Although the FVB mice produced a smaller median number of ovulated oocytes compared to that for the (B6 × CBA) F1 hybrids, unicellular embryos in the FVB strain had “pristine” nongrained cytoplasm and large, clearly defined pronuclei, which are good targets for microinjections (Fig. 7). This was a crucial factor for the successful genome-editing procedure. We also proved the earlier reported data [36, 32] that FVB embryos are highly resistant to microinjection. Our findings demonstrate that the survival rate of FVB embryos after microinjection is 22% higher (Mann–Whitney U test, p < 0.05) than that of F1 hybrids (Fig. 8, Table). Hence, we inferred that female inbred FVB mice are the best candidates for producing embryos that can be subsequently used for genome editing.

 

Fig. 7. Features of the structure of a donor embryo intended for microinjection A – the granular cytoplasm and the poorly visible pronuclei of (C57Bl/6 × CBA) F1 hybrid mice. B – Homogeneous cytoplasm and clearly defined pronuclei of inbred FVB mice

 

Fig. 8. The influence of the genetic background of mice on embryo survival after microinjection. Female inbred FVB and (C57Bl/6 × CBA) F1 hybrid mice were compared. Statistical significance. *corresponds to the p < 0.05 according to the Mann–Whitney U test

 

Choosing the mouse strain to be used as foster mothers

The next stage in the technology of generating transgenic mice involves the transfer of the microinjected embryos into the infundibulum and their intrauterine development. At this stage, the choice of the strain for producing pseudopregnant female mice (foster mothers) plays a crucial role [16, 19, 37]. The microinjection procedure is extremely traumatizing for the embryos. A comparison of the native and microinjected embryos showed that the latter exhibit a significant delay in embryonic development [38]. This fact places a special responsibility on the researcher who performs the surgery and chooses a mouse foster mother, since a number of limitations can be encountered when performing this task. Because of the small reproductive tract and positive pressure in the mouse oviduct, the embryos transferred to the infundibulum can be repulsed into the open ovarian cavity. Blood and/or mucus at the capillary tip can plug the capillary and cause embryo loss during the surgery. Finally, defects in uterine responsiveness and uterine contractions can also cause pregnancy failure [39].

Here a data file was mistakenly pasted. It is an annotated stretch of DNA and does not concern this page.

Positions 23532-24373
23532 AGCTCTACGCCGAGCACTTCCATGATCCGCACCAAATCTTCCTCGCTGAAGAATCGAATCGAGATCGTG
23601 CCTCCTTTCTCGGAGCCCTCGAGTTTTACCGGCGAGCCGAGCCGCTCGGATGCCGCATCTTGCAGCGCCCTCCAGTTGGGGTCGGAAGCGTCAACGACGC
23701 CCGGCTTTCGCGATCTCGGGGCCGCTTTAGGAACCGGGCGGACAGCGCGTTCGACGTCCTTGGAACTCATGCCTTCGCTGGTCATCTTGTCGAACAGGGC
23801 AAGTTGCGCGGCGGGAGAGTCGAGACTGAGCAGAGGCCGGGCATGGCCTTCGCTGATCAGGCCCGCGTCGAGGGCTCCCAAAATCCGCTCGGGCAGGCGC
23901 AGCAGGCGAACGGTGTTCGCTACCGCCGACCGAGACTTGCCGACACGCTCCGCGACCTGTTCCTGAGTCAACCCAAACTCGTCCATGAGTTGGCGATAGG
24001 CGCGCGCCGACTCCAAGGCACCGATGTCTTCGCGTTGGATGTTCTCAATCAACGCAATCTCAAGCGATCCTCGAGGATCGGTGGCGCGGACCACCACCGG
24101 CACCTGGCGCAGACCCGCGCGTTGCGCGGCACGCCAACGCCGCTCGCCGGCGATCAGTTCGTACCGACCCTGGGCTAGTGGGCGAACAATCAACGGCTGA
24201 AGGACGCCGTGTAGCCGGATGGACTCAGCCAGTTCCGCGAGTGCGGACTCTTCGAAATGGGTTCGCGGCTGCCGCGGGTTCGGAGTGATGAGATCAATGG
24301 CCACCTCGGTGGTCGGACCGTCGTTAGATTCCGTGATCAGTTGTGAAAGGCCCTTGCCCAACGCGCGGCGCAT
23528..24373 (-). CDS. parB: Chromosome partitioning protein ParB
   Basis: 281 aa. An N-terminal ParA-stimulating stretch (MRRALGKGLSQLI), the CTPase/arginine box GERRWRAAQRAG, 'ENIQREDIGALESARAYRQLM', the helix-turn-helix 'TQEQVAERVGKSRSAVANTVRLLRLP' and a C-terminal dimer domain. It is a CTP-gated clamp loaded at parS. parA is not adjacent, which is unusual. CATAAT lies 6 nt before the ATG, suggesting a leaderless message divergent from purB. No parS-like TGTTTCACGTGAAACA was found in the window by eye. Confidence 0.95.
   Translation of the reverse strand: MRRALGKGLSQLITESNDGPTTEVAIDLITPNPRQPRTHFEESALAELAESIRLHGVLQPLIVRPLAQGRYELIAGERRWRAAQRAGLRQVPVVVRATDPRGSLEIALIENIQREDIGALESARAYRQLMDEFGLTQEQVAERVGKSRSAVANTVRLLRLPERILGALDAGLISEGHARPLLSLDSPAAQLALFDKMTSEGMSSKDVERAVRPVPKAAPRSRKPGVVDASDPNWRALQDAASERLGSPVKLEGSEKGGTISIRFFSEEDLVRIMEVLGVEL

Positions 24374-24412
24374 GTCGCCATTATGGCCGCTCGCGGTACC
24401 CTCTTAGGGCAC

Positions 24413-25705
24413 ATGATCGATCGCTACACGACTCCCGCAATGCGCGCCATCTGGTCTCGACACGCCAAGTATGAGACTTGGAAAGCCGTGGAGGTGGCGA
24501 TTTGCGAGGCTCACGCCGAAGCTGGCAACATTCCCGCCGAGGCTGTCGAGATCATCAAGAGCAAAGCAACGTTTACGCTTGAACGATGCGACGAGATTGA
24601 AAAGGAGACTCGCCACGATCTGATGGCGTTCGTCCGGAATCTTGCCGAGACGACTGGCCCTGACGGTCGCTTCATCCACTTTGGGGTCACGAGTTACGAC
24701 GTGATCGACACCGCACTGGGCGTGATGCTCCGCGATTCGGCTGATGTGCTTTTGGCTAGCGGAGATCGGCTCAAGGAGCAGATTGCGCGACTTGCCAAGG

In order to optimize the transfer of microinjected embryos and ensure a stable gestation course, as well as successful birth and survival of the litter, the strain of mice used as foster mothers needs to have good reproductive characteristics and marked maternal behavior [5]. This has been proved by the reports that the rates of embryo implantation and birth of mice having different genetic backgrounds largely depend on the genetic background of the mouse foster mothers [37].

It is inefficient to use inbred mice as foster mothers [40]. Most frequently, these mice are “bad” mothers, so the litter of genome-edited mouse pups can die. The death of most of the microinjected embryos after their transferred to the oviduct of a foster mother is a separate challenge. If only one or two embryos in the mother’s uterus survive, they can grow so large that they would not be able to be born without damaging themselves and/or the foster mother. Furthermore, female mice of some strains can be incapable of nursing small litters; so, the newborn transgenic mice will also die [5]. Female F1 hybrids are often chosen as foster mothers [18, 19, 28], as they are regarded as “good” mothers that can give birth to and preserve even litters consisting of two pups [19, 37]. It has been reported that both hybrid and outbred mice are used as foster mothers [32, 41, 42].

In this study, we compared the efficiency of using female hybrid F1 (B6 x CBA) mice and outbred CD1 mice as foster mothers. A three-year study demonstrated that no significant intergroup differences in pregnancy efficiency and characteristics of material behavior exist between F1 and CD1 mice. Both of these strains can be successfully used as foster mothers. However, it is much more convenient to use female CD1 mice rather than hybrids for embryo transfer surgery. Indeed, according to the reports from Charles River Laboratories, a world leader in the commercial production of laboratory rodents, outbred CD1 mice are ideal candidates for surgery and as foster mothers [43]. A distinctive feature of female CD1 mice is that they have a larger oviduct ampulla compared to that in (B6 × CBA) F1 mice [44]. In our turn, we also found out that female CD1 mice have a large oviduct with thinner walls and a wide infundibulum compared to F1 hybrids (Fig. 9, Table). It is equally efficient to use female outbred CD1 mice and (B6 × CBA) F1 hybrids as pseudopregnant recipients in the generation of transgenic animals.